As a church, we are bearing witness to how the Spirit is giving new life. The Church is bearing witness to what where this story is headed: all of creation renewed and restored. The Spirit is at work, through the church, in enacting this new reality.

So we pray:

Father/Son/Spirit:

May we be filled by your Spirit to be a witness of this new reality: the Good News that you are healing, redeeming, and renewing creation for your purposes. May we bear witness to your love for the City of Oceanside.

Amen

Spiritual Awakenings

For a long time, I wanted to be admired and liked, so much that I didn’t know who I really was. As I get into my 40s, I have felt more exposed and in touch with my failings. It’s felt raw and overwhelming at times.

But I’m grateful for a spouse and friends who remind me of who I am. They’ve been a presence of encouragement throughout my inner struggles to shed false identities and claim belovedness.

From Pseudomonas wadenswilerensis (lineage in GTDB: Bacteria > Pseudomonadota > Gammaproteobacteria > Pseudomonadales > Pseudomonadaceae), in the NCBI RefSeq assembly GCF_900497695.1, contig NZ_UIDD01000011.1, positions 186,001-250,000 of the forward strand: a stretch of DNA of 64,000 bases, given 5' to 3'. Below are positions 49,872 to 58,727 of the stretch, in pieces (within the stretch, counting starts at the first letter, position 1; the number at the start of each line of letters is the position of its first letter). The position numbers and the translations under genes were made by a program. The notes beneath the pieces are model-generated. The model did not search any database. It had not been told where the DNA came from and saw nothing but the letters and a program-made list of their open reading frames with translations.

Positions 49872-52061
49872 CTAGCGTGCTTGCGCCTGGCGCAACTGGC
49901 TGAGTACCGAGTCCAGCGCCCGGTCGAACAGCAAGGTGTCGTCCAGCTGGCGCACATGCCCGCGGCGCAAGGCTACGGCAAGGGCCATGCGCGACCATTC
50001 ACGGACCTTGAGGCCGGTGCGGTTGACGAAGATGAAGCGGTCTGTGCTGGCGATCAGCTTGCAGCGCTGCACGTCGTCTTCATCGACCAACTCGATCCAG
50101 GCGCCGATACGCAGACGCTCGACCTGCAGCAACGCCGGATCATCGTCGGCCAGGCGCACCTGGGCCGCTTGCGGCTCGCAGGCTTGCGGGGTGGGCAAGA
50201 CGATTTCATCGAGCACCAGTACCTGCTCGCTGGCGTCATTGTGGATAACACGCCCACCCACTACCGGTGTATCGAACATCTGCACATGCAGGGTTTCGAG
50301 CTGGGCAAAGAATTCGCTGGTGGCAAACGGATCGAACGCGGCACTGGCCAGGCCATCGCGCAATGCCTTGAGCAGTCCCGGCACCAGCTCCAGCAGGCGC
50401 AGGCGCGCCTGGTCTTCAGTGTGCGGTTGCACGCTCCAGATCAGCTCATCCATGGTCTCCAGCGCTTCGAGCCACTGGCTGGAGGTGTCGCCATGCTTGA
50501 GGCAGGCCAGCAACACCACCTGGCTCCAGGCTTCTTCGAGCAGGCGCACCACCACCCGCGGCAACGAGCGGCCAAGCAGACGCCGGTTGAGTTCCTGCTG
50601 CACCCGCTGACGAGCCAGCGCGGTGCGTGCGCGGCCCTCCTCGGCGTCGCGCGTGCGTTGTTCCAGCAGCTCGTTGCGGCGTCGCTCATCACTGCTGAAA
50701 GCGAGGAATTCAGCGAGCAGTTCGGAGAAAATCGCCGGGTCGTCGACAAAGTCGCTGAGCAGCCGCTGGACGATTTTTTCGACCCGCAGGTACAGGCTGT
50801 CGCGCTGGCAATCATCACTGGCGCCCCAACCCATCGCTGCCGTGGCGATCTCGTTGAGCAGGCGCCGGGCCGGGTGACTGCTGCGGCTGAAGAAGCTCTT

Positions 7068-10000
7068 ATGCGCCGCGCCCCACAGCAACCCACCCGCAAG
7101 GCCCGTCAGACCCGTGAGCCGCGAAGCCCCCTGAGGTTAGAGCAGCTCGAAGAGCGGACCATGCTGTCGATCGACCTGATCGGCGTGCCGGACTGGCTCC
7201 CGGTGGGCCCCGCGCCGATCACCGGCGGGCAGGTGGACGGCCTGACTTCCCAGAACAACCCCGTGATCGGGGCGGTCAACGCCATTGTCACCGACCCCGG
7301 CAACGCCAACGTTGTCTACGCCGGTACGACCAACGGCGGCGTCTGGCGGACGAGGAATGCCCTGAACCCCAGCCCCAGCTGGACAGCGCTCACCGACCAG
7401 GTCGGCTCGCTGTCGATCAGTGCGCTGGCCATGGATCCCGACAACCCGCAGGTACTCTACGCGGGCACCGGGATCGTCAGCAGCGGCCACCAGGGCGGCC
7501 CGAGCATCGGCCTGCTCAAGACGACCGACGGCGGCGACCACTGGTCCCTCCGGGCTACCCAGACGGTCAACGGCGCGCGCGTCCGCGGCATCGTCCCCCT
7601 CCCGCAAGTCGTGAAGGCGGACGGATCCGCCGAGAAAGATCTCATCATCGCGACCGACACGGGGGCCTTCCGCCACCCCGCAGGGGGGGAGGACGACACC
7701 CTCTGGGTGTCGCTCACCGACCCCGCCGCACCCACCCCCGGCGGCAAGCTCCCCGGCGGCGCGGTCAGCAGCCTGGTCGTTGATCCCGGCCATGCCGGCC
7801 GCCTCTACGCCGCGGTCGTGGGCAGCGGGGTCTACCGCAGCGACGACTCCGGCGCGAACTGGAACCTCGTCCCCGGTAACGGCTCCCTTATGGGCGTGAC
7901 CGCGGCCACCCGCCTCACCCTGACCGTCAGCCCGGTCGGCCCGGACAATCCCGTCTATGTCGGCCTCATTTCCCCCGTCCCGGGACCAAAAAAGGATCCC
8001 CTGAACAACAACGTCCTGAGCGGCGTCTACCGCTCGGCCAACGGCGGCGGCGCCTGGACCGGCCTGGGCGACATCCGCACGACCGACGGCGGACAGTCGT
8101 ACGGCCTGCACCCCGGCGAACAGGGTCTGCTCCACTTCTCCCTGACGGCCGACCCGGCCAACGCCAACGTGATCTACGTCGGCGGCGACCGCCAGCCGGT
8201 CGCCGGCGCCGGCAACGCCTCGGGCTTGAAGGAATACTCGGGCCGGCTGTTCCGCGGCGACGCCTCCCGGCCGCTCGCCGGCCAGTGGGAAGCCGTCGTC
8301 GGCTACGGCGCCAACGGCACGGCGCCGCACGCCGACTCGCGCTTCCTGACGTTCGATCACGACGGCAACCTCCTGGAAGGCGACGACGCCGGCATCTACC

There’s more to come. There’s more I’d love to accomplish. But I’m grateful that if I don’t hit my personal goals, I’m loved.

During Holy Week, I long to know that my false self doesn’t inhibit God’s grace and compassion towards me. I long to know this new reality that Jesus offers through death and resurrection.

Healing from Loss

During a grief counseling visit, a family member of the deceased shared some wisdom with me. They said, “if I’m sad, I allow myself to be sad. If I’m mad, I allow myself to be mad. And if I cry, I allow myself to cry.”

Losing a loved one breaks the heart. There is no way to explain the amount of suffering and pain some may feel. But there is hope. Like grief, hope also comes in waves. The heart does heal. Memories give life. And we learn to live again.

God’s promises to heal our broken hearts is seen in the following story…